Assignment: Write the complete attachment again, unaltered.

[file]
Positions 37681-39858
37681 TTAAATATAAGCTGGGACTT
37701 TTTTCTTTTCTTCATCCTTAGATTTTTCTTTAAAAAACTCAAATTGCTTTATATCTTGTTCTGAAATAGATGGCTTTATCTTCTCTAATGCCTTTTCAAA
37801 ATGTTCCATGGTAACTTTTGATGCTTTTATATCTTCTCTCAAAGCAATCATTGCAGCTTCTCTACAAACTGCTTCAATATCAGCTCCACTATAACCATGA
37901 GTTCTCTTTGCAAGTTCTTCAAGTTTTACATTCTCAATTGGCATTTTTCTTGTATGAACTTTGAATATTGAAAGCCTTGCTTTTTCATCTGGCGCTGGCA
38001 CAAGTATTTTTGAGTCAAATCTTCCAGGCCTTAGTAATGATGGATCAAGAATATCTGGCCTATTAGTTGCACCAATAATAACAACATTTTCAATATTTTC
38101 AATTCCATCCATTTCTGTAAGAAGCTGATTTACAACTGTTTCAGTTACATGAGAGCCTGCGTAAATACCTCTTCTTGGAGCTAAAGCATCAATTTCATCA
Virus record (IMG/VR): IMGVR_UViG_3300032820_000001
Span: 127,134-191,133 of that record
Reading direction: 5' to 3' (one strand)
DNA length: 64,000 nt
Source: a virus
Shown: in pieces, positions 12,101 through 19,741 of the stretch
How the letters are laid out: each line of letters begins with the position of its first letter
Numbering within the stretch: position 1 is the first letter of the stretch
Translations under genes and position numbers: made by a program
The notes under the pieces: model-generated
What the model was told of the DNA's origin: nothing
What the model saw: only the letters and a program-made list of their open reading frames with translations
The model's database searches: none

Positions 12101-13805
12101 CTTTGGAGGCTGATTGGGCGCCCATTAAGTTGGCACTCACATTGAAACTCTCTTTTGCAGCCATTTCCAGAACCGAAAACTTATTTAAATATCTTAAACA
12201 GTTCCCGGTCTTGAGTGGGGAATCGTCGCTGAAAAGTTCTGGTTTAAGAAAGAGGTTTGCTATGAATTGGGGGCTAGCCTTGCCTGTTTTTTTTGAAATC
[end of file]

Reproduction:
Positions 37681-39858
37681 TTAAATATAAGCTGGGACTT
37701 TTTTCTTTTCTTCATCCTTAGATTTTTCTTTAAAAAACTCAAATTGCTTTATATCTTGTTCTGAAATAGATGGCTTTATCTTCTCTAATGCCTTTTCAAA
37801 ATGTTCCATGGTAACTTTTGATGCTTTTATATCTTCTCTCAAAGCAATCATTGCAGCTTCTCTACAAACTGCTTCAATATCAGCTCCACTATAACCATGA
37901 GTTCTCTTTGCAAGTTCTTCAAGTTTTACATTCTCAATTGGCATTTTTCTTGTATGAACTTTGAATATTGAAAGCCTTGCTTTTTCATCTGGCGCTGGCA
38001 CAAGTATTTTTGAGTCAAATCTTCCAGGCCTTAGTAATGATGGATCAAGAATATCTGGCCTATTAGTTGCACCAATAATAACAACATTTTCAATATTTTC
38101 AATTCCATCCATTTCTGTAAGAAGCTGATTTACAACTGTTTCAGTTACATGAGAGCCTGCGTAAATACCTCTTCTTGGAGCTAAAGCATCAATTTCATCA
Virus record (IMG/VR): IMGVR_UViG_3300032820_000001
Span: 127,134-191,133 of that record
Reading direction: 5' to 3' (one strand)
DNA length: 64,000 nt
Source: a virus
Shown: in pieces, positions 12,101 through 19,741 of the stretch
How the letters are laid out: each line of letters begins with the position of its first letter
Numbering within the stretch: position 1 is the first letter of the stretch
Translations under genes and position numbers: made by a program
The notes under the pieces: model-generated
What the model was told of the DNA's origin: nothing
What the model saw: only the letters and a program-made list of their open reading frames with translations
The model's database searches: none

Positions 12101-13805
12101 CTTTGGAGGCTGATTGGGCGCCCATTAAGTTGGCACTCACATTGAAACTCTCTTTTGCAGCCATTTCCAGAACCGAAAACTTATTTAAATATCTTAAACA
12201 GTTCCCGGTCTTGAGTGGGGAATCGTCGCTGAAAAGTTCTGGTTTAAGAAAGAGGTTTGCTATGAATTGGGGGCTAGCCTTGCCTGTTTTTTTTGAAATC